While I sincerely believe that the war could have been run in such a way that could have ended with relative success (“relative” being the operative term here), Bush’s mismanagement from day one precluded that possibility, his intentional military and diplomatic policies were absolutely contrary to that success. Not only did Bush start this war, let there be no mistake in the conclusion that Bush lost this war, and he lost it badly. He pushed for it, he insisted it was necessary, he got everything he wanted to fight it. No one else is or ever will be as responsible, despite Republicans already trying to claim that Democrats “own” the war in Iraq.

All Bush believes he can succeed in is spinning the perception so that it doesn’t seem so clear that it was completely, entirely his fault. It will be a success and a potential success until the day he leaves office, and then it will become someone else’s failure.

And all that will cost is the life of every American soldier and every Iraqi civilian who will die until that time comes.

But never doubt: Bush is willing to pay that price.

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  1. cc
    November 27th, 2006 at 02:32 | #1

    The U.S. has been in this conflict longer than it was in WWII.

    And we’ve also had far fewer casualties than WWII, as well as Vietnam, the Civil War and the Revolutionary War. I mean, what does measuring the duration of the war acheive exactly? Are we supposed to expect each conflict to last a specific amount of time? Implausible. No war is alike, no battle is alike. All will take a different amount of time to resolve. Vietnam took eight-and-a-half years. I doubt very much we’ll be engaged in Iraq for that long, although it’s foolish to put a timetable on success. And you better believe there will be success on at least some level. This isn’t – nor was it ever – Vietnam, Although some have tried to shape it in that image for their political purposes.

  2. Tim Kane
    November 27th, 2006 at 09:05 | #2

    At some level, Bush is well aware that nothing can stop his entire presidency from being a complete and utter failure on nearly every level:




    New Orleans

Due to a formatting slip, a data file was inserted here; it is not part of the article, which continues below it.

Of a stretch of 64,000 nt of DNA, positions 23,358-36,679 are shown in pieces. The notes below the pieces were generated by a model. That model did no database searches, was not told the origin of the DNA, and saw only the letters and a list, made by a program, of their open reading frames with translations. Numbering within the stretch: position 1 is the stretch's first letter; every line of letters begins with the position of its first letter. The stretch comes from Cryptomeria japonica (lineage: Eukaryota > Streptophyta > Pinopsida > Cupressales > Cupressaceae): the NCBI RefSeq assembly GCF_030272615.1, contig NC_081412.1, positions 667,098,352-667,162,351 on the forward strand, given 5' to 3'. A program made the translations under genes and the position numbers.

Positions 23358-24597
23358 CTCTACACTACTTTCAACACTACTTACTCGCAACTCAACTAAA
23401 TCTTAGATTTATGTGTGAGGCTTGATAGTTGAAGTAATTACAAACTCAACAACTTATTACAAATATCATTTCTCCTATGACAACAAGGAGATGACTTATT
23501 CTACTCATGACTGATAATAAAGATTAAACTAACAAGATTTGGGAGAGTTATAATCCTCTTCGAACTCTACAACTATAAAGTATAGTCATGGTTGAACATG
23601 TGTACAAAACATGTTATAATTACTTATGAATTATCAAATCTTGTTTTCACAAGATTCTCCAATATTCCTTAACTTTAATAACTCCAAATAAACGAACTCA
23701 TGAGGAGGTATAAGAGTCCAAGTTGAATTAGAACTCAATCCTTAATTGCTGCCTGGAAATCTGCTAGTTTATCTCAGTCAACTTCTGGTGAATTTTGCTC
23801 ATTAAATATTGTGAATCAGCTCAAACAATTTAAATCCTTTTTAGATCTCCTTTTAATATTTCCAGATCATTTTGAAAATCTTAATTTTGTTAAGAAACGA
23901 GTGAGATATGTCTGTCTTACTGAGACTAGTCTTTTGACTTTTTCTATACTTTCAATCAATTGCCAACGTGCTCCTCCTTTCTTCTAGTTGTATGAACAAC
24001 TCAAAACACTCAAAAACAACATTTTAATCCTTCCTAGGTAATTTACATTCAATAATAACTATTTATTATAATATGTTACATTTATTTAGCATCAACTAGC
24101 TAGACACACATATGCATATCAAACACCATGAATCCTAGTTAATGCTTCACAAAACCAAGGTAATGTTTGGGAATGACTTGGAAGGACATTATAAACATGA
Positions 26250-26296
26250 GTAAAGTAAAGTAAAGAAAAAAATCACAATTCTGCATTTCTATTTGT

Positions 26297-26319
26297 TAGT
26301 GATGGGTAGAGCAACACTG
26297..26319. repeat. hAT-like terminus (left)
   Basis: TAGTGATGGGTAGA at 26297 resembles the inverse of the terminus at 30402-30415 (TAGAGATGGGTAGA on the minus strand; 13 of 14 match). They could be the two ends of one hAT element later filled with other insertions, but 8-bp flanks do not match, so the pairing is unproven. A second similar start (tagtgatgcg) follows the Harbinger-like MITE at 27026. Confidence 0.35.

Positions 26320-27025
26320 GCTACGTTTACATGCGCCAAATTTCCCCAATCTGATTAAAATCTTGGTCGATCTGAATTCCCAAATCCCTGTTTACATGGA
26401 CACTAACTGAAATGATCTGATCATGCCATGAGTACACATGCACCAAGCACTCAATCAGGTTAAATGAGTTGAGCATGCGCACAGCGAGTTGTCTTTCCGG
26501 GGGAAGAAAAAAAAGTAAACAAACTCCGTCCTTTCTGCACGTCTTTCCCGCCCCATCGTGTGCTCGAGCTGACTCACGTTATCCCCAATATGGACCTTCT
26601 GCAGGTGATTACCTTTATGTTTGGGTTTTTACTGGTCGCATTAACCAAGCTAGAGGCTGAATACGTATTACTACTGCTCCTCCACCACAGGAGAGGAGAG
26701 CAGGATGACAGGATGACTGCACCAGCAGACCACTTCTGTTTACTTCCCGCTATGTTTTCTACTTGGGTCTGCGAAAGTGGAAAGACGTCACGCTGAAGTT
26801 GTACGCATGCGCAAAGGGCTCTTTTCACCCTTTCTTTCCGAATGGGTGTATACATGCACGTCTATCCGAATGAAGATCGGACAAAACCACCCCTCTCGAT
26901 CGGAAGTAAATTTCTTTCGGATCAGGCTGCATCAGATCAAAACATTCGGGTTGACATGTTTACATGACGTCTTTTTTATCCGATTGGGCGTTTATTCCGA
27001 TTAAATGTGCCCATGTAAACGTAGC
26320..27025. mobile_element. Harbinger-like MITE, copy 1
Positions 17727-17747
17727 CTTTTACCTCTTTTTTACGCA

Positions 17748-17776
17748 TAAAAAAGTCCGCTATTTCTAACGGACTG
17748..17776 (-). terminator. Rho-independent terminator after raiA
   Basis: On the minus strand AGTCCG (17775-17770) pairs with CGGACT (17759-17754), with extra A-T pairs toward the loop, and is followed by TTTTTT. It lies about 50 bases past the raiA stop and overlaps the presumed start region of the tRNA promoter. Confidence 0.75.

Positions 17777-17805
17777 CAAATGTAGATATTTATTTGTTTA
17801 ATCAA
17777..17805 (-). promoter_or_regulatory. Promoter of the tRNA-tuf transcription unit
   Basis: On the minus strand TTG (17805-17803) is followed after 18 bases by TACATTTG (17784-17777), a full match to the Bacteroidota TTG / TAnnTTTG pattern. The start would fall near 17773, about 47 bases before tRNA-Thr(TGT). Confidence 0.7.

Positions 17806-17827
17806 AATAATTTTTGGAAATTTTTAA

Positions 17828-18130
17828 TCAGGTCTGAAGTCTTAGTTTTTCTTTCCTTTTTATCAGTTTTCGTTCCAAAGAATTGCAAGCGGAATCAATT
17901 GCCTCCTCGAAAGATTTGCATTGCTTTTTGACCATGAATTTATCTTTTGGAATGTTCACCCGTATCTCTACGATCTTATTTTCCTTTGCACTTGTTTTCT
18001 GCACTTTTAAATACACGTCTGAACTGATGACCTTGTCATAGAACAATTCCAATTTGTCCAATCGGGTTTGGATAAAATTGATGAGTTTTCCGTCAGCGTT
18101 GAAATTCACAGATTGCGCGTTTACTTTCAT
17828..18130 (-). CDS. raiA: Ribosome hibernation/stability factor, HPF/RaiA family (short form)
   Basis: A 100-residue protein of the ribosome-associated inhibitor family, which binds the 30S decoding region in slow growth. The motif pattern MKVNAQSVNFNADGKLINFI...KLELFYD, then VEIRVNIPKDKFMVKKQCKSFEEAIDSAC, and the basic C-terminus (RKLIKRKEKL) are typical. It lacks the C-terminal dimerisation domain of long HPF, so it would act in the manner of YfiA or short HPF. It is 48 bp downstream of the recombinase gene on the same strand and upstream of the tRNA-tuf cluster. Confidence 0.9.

The Deficits

    The Constitution

    The Welfare of the middle class.

    Just two years ago he reveled in the prospect that he would be the conservative movements savior, the man that finally buried Roosevelt and all the new deal doctrines and policies. The greatest president since Calvin Coolidge. Bush never cared about average Americans. He cared about power first, and walked the earth with the belief that if you take care of the rich first, only then will the economy work right and freedom be preserved.

    Now he knows. He knows that not only is his presidency ruined, but he knows it is inevitable and he knows there is no undoing his failure. It is irreversable.

    So, he is already rehearsing his excuses. The failure in Iraq will be a failure of staying power… that American cut and ran. And he hopes this debate will cause people to overlook all his other failures. He started saying this in Vietnam last week. It will be his post presidency song as well. And he’ll be singing it in his grave.

    The problem with this is that in the next two years, this excuse is going to desolve like asprin in water. And then he’ll be left with nothing other than failure. My guess is he’ll return to booze and drugs for liquid denial. In the end, that’s what Hitler did too, well no booze, but drugs.

    So we stay in Iraq, simply to protect his ego and help him save face. Every death between now and then is sacrificed to protect his ego.

    National outrage will follow.

    There may be a silver lining to all of this. For the vast majority of Americans, radical conservativism may be truly discredited. Its shredded on the remains of Bush, Cheney, and the endless list of christian conservatives who turned out to be gay, banal or corrupt – in short everything they accused Democrats of being.

  3. Luis
    November 27th, 2006 at 11:27 | #3